In recent years, you can find yourself on the SPLC’s “hate map” if you haven’t gotten fully aboard on gay marriage — or the Democratic Party’s immigration views. In other words, the Dees’ group classifies individuals and organizations as purveyors of “hate” for holding the same view on marriage espoused by Barack Obama and Hillary Clinton until mid-2012.
Such labeling has consequences, which became clear in August 2012 when a gay rights activist named Floyd Lee Corkins entered the lobby of the Family Research Council armed with a 9mm handgun and 15 Chick-fil-A sandwiches. The gun was for killing as many Christians as he could, although he only managed to wound a guard. The sandwiches? He was going to rub them in the faces of his murder victims. Corkins had heard that a Chick-fil-A executive express opposition to gay marriage. Why the Family Research Council? He told police that the Southern Poverty Law Center had labeled it “a hate group.”
This episode prompted the FBI to drop the SPLC as a resource for hate crime cases. It prompted no such soul searching in academia. Before Charles Murray’s abortive visit to Vermont, several hundred Middlebury alums signed a letter opposing his visit. They and the numerous professors and students who protested all cited the SPLC as their sole source for various slanders against Murray: He’s a racist; he favors eugenics; he’s a “white supremacist.”
Murry’s original sin is “The Bell Curve,” a book Murray co-authored more than two decades ago postulating a correlation between poverty and IQ. But it never advocated “eugenics.” Nor is he anti-gay: He’s argued in favor of gay marriage to Republican groups.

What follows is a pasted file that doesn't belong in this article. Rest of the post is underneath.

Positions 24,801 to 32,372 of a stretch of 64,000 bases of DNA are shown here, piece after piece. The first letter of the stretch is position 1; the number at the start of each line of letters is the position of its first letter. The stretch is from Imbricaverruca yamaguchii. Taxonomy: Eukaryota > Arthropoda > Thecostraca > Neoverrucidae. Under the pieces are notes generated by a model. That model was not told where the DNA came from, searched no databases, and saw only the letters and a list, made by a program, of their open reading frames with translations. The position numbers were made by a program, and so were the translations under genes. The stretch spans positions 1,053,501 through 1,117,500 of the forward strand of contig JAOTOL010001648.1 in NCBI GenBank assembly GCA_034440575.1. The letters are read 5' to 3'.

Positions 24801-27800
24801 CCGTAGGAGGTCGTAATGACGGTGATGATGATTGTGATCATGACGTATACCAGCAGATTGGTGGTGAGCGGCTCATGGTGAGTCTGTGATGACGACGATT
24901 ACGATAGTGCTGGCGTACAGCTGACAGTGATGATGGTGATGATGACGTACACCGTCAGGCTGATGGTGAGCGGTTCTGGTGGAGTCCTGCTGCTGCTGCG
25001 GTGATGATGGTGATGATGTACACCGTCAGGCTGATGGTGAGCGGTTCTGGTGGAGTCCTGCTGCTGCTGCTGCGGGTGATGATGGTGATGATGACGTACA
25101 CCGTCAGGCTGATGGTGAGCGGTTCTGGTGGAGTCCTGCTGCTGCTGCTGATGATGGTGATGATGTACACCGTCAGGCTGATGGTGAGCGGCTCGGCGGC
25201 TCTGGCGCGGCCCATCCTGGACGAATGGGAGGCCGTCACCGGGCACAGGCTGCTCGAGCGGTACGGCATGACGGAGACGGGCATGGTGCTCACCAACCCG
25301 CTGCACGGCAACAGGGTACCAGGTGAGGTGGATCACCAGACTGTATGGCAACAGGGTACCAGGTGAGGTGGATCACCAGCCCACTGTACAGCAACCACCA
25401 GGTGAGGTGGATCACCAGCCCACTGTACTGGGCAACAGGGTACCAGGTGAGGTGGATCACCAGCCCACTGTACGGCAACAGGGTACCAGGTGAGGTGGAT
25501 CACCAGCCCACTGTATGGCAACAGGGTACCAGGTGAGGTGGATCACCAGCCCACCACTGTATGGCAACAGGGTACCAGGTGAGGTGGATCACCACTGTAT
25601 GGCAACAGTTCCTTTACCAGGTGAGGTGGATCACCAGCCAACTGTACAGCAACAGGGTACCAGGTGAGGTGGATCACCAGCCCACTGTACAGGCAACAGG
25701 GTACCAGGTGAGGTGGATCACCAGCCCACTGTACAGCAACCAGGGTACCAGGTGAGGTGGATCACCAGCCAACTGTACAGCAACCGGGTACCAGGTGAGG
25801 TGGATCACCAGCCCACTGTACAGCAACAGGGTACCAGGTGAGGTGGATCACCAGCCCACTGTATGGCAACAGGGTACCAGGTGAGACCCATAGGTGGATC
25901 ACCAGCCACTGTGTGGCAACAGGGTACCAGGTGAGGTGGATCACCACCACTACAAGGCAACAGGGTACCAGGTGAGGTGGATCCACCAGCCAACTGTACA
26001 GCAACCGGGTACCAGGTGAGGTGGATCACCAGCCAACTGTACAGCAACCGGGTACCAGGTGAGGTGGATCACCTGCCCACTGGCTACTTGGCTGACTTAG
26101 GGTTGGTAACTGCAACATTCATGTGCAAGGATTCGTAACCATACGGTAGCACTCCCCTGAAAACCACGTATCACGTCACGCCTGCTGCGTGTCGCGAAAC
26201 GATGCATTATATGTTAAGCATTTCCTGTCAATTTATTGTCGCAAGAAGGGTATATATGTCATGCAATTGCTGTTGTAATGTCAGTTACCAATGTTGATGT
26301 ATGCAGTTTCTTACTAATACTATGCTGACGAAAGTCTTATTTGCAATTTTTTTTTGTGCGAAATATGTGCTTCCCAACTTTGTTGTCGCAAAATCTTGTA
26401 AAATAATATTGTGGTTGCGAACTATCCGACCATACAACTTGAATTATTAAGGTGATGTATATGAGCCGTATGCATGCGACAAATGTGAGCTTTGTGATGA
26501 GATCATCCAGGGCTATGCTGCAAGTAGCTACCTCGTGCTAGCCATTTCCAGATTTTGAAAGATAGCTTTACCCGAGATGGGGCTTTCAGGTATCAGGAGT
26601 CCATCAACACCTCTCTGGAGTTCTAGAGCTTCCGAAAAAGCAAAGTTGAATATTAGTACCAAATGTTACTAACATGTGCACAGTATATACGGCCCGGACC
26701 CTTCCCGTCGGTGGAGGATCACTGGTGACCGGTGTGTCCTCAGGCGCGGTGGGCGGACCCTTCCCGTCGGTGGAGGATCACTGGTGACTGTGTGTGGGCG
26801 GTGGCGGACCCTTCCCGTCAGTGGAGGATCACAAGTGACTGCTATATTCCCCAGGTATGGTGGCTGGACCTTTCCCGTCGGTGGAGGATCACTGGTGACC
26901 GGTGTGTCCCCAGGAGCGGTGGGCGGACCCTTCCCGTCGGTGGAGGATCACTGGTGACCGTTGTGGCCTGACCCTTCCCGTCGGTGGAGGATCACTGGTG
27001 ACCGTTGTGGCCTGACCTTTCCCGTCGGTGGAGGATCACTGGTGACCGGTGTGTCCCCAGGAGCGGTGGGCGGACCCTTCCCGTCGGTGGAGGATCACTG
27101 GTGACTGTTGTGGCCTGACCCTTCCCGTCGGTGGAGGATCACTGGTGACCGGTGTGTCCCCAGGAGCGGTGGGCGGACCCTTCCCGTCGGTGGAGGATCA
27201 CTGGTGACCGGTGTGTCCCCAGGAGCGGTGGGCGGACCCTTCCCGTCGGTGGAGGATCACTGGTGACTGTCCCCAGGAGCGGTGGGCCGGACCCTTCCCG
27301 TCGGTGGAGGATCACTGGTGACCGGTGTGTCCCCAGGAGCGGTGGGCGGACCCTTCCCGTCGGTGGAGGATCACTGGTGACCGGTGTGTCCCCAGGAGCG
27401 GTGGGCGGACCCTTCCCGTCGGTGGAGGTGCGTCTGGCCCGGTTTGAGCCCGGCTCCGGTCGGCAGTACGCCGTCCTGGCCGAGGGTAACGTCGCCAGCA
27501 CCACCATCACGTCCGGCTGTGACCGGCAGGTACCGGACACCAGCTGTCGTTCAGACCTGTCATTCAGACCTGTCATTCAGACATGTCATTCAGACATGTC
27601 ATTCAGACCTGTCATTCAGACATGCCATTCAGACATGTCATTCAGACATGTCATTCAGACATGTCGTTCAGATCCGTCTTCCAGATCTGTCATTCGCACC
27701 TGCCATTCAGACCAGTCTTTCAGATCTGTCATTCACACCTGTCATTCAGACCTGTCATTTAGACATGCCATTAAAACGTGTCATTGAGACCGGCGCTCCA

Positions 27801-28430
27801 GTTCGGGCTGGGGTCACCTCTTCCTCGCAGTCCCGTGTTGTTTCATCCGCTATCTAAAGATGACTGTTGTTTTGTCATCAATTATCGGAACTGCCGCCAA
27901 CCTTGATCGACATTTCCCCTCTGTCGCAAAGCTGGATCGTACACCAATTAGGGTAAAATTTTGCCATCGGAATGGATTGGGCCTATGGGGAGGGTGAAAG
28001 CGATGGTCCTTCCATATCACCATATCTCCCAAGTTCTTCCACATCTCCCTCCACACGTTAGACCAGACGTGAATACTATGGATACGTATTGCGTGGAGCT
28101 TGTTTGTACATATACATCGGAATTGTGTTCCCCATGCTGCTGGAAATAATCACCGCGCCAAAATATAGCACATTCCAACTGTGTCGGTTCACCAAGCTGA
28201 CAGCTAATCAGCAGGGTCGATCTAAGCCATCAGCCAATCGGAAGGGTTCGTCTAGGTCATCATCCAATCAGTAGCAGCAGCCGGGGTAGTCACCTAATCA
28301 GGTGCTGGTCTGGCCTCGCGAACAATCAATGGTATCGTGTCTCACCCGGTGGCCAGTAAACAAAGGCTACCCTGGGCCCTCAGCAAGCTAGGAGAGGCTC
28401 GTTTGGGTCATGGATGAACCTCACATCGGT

The “white supremacist” stuff is especially offensive: Murray, whose first wife was Asian, has mixed-race children.
No matter. The professors who admitted to Professor Stanger that they’d never read a word Murray had written led their students in the chants that drowned out whatever he planned to say at Middlebury.
While the anti-intellectual nature of this juvenile stunt is appalling, what’s worse is that college professors and students at an elite, expensive American college would outsource their thinking to an outfit like the SPLC. One of the professors’ talking points was that his “Bell Curve” research hadn’t been “peer reviewed.” That’s comical when one considers the shoddy nature of the SPLC’s dossiers. As liberal writer Ken Silverstein has noted, “the Law Center is essentially a fraud.”
The most scathing assessments of Dees and his group have always come from the left. Stephen B. Bright, a Yale law professor and president of the Atlanta-based Southern Center for Human Rights, calls Dees a "shyster” and a “con man.” Bright’s primary complaint is that Dees does precious little litigation on behalf of poor people with the amount of money it pulls in. SPLC’s alarmist fundraising scams, shoddy collection of information, and longstanding practice of character assassination has been on the record for years—along with its “F” rating from the respected nonprofit watchdog group Charity Watch.
As long as it is reliably hyper-partisan—and the SPLC criticizes Republicans, not Democrats—the tenured twits in America’s faculty lounges can live with all that, I guess. That’s a disturbing enough thought. But what’s the mainstream media’s excuse? How can we continue to cite it as a source and then even pretend that we are non-partisan?
The American Enterprise Institute today is led by Arthur Brooks, whose passion is attacking poverty. He has interesting ideas about how it can be done, and a willing cohort of idealistic millennials on college campuses who might want to sign on. But with Dees’ disciples shouting and pulling fire alarms and roughing up visiting speakers—and with college professors who brag that they don’t expose themselves to another side of the argument—how will they even hear about it?